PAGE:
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State v. Sumler

Court of Appeals of Louisiana, Second Circuit

September 26, 2018

STATE OF LOUISIANA Appellee
v.
RONALD KEITH SUMLER Appellant

          Appealed from the Fourth Judicial District Court for the Parish of Ouachita, Louisiana Trial Court No. 16-F0758 Honorable Carl V. Sharp, Judge.

          LOUISIANA APPELLATE PROJECT By: Edward K. Bauman Counsel for Appellant

          ROBERT S. TEW Counsel for Appellee District Attorney

          C. DOUGLAS WALKER Assistant District Attorney

          Before MOORE, COX, and STEPHENS, JJ.

          MOORE, J.

         Ronald Keith Sumler appeals as excessive his sentence of six years at hard labor after his guilty plea to simple arson. His attorney has filed an Anders brief and motion to withdraw, alleging that he could find no nonfrivolous issues to raise on appeal. For the reasons expressed, we grant the motion to withdraw and affirm Sumler's conviction and sentence.

         On March 22, 2016, the 48-year-old Sumler called his 25-year-old ex-boyfriend to say he was going to burn down his (the boyfriend's) apartment, where the two of them had been living together until recently. When the boyfriend arrived at the eight-unit apartment building on Northeast Drive, his unit was indeed in flames. Neighbors had seen Sumler ride away on a bicycle, and one of them detained him at a nearby gas station until police arrived. Sumler waived his Miranda rights and admitted to Monroe Police Department Officer Vanburen that he entered the apartment through a window, put gasoline on the couch, and set the place on fire because of issues he was having with the ex-boyfriend. According to the police report, several people in the apartment building had to be treated for smoke inhalation, and according to the presentence investigation report (PSI), seven of the eight units sustained smoke damages totaling $120, 000.

         Sumler was charged with aggravated arson, La. R.S. 14:51, and simple burglary of an inhabited dwelling, La. R.S. 14:62.2, arising from the fire at the Northeast Drive apartment, and with aggravated criminal damage to property, La. R.S. 14:55, arising from an incident in January in which he rammed his car into the same ex-boyfriend's prior apartment, on Selman Drive, causing $30, 000 in damages.

         At a hearing in May 2017, the state announced it had reached a plea agreement with Sumler: he would plead guilty to the responsive charge of simple arson, with damages exceeding $500, La. R.S. 14:52 B, and no agreement as to sentence. In exchange, the state would drop the other two charges and file no habitual offender bill. The court advised Sumler of his rights under Boykin v. Alabama, 395 U.S. 238, 89 S.Ct. 1709 (1969); he waived them and gave a factual statement admitting all elements of the offense. He offered that his love affair with the victim "went bad" and he had been "drinking all day" before setting the fire that night. The court accepted his guilty plea.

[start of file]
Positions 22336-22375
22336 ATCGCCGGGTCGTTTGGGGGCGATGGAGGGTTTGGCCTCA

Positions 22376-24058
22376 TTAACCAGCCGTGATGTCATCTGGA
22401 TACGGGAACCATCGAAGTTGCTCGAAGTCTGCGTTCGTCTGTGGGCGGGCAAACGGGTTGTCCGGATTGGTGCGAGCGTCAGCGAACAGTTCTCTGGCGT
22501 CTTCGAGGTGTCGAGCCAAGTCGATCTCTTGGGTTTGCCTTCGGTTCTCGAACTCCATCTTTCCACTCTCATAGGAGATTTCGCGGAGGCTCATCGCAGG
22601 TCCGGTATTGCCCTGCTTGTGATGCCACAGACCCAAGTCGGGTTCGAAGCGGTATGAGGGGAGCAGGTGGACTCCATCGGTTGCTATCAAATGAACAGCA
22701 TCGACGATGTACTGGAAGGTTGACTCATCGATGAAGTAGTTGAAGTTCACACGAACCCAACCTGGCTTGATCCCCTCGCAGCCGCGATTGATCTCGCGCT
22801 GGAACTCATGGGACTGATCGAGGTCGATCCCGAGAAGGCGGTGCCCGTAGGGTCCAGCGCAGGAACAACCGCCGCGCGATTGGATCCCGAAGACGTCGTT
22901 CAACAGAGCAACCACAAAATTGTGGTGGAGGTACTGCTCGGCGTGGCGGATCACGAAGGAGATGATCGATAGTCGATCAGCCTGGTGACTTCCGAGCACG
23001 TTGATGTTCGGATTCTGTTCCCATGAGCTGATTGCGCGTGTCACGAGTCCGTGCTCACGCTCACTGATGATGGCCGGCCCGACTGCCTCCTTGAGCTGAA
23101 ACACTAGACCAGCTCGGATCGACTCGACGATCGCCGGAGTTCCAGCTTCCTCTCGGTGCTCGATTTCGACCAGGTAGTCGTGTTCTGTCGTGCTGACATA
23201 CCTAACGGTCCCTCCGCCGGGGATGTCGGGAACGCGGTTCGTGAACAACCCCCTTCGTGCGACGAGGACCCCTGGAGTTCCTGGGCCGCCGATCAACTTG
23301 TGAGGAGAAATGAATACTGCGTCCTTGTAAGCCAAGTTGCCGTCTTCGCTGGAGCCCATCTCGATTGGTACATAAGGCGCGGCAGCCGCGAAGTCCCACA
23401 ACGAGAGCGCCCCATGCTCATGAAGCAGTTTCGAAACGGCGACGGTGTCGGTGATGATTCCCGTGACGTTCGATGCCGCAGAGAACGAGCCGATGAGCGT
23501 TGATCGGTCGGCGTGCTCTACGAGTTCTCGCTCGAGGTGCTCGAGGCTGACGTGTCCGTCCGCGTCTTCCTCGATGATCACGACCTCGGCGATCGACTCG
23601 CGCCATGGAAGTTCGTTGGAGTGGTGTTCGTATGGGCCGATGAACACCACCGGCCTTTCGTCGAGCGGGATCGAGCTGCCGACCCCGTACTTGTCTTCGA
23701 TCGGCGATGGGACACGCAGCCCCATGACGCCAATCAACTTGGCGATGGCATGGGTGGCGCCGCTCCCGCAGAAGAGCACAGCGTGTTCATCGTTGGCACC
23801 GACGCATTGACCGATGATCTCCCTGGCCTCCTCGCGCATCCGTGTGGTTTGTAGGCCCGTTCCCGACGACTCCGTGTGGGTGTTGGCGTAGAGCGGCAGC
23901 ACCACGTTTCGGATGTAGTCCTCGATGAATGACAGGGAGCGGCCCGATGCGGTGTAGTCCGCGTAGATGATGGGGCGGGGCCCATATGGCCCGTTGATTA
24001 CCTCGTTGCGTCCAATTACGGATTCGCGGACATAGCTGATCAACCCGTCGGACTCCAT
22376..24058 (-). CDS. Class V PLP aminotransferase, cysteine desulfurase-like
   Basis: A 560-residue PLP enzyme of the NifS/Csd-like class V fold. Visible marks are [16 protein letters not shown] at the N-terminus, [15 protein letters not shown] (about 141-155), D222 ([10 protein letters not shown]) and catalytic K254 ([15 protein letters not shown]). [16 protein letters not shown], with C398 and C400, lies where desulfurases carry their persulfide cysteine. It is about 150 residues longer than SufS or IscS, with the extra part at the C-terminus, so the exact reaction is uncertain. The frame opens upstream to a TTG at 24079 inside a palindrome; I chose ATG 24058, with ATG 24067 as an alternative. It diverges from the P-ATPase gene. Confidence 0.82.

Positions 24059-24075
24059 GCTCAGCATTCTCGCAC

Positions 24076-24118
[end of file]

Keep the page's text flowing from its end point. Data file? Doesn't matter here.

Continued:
At sentencing, in November 2017, the court reviewed Sumler's PSI report: he was a fourth-felony offender with two priors for simple possession of cocaine (but not for distribution) and various misdemeanors. Defense counsel admitted that Sumler had a drug problem for a time, but has been clean since 2013. The court sentenced Sumler to six years at hard labor, and imposed no fine.

         Defense counsel filed a motion to reconsider sentence, which the trial court denied, and a motion for appeal, which the court granted, assigning the case to the Louisiana Appellate Project.

         Counsel from the Louisiana Appellate Project has filed an Anders brief and motion to withdraw, advising that after a conscientious and thorough review of the trial record he could find no nonfrivolous issues to raise on appeal. Anders v. California, 368 U.S. 738, 87 S.Ct. 1396 (1967); State v. Jyles, 96-2669 (La. 12/12/97), 704 So.2d 241; State v. Benjamin, 573 So.2d 528 (La.App. 4 Cir. 1990). The brief outlines the procedural history of the case and Sumler's plea agreement; it also gives a "detailed and reviewable assessment" of whether the appeal is worth pursuing in the first place, State v. Jyles, supra. Counsel submits that the bill of information did not specify which grade of simple arson was charged, but the higher grade was clearly stated at the Boykin hearing (for damage that exceeds $500, a sentence of not less than two nor more than 15 years at hard labor and a fine of not more than $15, 000), La. R.S. 14:52 B.[1] Thus he concedes any deficiency in the bill of information was harmless, State v. Fuller, ...


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